The perinatal period (from conception to one-year post birth) is a challenging time in most women’s lives. The information shared by the 1973-78 cohort, both in surveys and in a 2011 substudy, has been used to better understand the emotional health issues facing new mothers, to assess programs like the National Perinatal Depression Initiative, and contribute to practical tools and guidelines.
The substudy revealed that women who were screened for depression were more likely to be referred to mental health and other support services during pregnancy (19.0% vs. 3.7%) and in the first year postpartum (20.7% vs. 4.0%) than those who weren’t screened. Importantly, distressed women who were asked about their mental health by clinicians were more likely to seek help. A key finding was the disparity in care between patients in the public and private systems. Routine depression screening and psychosocial assessment is widely implemented in Australia. However, women choosing private maternity care were three times less likely to be screened than women delivering in the public sector.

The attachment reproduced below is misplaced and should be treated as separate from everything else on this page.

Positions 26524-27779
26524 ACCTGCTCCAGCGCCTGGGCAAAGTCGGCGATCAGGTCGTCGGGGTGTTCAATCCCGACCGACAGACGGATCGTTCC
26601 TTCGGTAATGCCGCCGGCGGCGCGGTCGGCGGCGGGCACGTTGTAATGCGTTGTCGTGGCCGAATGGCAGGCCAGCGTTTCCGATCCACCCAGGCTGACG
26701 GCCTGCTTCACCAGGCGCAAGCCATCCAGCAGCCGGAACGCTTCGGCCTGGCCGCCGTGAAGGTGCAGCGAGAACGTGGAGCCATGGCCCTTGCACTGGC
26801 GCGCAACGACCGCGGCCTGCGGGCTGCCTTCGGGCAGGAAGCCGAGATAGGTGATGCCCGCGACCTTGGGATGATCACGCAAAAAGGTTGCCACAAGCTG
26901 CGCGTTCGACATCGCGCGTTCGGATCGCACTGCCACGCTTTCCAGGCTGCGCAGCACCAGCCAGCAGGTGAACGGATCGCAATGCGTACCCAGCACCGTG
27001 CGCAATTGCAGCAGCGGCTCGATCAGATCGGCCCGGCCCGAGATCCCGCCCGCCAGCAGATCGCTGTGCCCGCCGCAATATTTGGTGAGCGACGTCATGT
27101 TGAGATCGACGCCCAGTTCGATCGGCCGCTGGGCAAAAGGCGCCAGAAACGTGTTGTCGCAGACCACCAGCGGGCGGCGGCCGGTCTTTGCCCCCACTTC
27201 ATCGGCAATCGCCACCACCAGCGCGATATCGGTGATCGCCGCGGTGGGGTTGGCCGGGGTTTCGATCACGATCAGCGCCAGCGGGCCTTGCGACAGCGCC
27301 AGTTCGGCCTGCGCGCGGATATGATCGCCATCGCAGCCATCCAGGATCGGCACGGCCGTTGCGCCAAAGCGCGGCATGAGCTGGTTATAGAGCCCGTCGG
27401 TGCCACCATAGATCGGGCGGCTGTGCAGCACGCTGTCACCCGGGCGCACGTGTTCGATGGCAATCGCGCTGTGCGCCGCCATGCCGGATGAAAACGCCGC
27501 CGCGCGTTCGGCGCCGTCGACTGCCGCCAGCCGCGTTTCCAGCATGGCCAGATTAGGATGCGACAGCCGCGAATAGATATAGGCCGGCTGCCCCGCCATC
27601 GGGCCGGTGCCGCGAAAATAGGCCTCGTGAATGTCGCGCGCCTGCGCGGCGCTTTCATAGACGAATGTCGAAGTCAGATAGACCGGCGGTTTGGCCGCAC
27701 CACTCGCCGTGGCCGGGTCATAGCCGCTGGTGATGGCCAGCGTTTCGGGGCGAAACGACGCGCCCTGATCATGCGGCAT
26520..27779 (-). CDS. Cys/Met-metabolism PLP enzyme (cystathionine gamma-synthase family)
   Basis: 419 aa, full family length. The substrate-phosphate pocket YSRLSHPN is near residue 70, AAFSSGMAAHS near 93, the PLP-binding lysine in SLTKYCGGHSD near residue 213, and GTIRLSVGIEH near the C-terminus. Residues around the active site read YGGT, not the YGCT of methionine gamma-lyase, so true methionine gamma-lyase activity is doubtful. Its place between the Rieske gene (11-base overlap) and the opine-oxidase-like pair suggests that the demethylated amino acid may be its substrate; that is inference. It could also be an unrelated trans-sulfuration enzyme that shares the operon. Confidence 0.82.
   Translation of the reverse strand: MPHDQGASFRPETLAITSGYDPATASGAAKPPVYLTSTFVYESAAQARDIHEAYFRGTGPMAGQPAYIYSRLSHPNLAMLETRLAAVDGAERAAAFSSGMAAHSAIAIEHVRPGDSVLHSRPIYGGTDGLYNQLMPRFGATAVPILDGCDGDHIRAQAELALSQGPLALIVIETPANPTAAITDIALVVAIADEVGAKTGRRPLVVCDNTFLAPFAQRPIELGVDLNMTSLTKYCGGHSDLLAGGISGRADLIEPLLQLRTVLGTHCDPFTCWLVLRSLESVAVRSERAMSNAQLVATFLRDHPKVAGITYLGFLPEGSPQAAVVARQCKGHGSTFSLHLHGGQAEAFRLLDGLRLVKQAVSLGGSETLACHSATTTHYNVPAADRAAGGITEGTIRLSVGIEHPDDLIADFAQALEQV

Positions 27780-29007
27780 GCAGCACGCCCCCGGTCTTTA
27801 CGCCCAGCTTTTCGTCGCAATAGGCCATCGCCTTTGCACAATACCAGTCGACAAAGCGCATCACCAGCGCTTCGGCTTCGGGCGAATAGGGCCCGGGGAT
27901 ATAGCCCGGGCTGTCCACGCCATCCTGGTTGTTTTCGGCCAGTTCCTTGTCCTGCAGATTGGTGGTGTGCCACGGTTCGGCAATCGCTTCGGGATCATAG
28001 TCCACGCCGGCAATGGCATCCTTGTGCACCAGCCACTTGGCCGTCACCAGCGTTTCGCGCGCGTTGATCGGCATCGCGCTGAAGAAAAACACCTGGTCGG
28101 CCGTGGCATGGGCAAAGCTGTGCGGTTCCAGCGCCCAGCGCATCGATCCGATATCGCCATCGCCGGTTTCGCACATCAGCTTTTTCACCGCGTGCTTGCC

As a direct result, Dr Marie Paule-Austin and Dr Nicole Reilly who were involved in the substudy, went on to collaborate with health insurer BUPA to develop mummmatters, an online tool for assessing perinatal mental health. In addition, research based on the data shared by the 1973-78 cohort was cited in Mental Health Care in the Perinatal Period: Australian Clinical Practice Guideline. And, in an important shift towards prioritising perinatal mental health, the Australian Government announced changes to Australia’s Medicare Benefit Schedule (MBS) items for obstetric services. The proposed changes include a requirement that a mental health assessment, including screening for substance abuse and domestic abuse, be provided as part of pre and postnatal care.
Type 2 diabetes is a serious condition in which the body becomes resistant to insulin and can’t properly regulate glucose (sugar) in the blood. It is the second most common disease affecting our society and is increasingly common in younger adults. Diabetes can be well managed with positive lifestyle changes and adherence to diet and medication. However, if not well managed the long-term complications can be serious and include blindness, kidney failure, limb amputation, heart attacks and stroke.
Type 2 diabetes is considered a lifestyle disease, with modifiable risk factors. This means that you can reduce your chance of getting diabetes by being a healthy weight, being physically active and not smoking. But there are other, potentially more important factors at work. Psychological stress is increasingly being considered as a risk factor for chronic disease and data from the 1946-51 cohort has been used to investigate the links between stress and diabetes.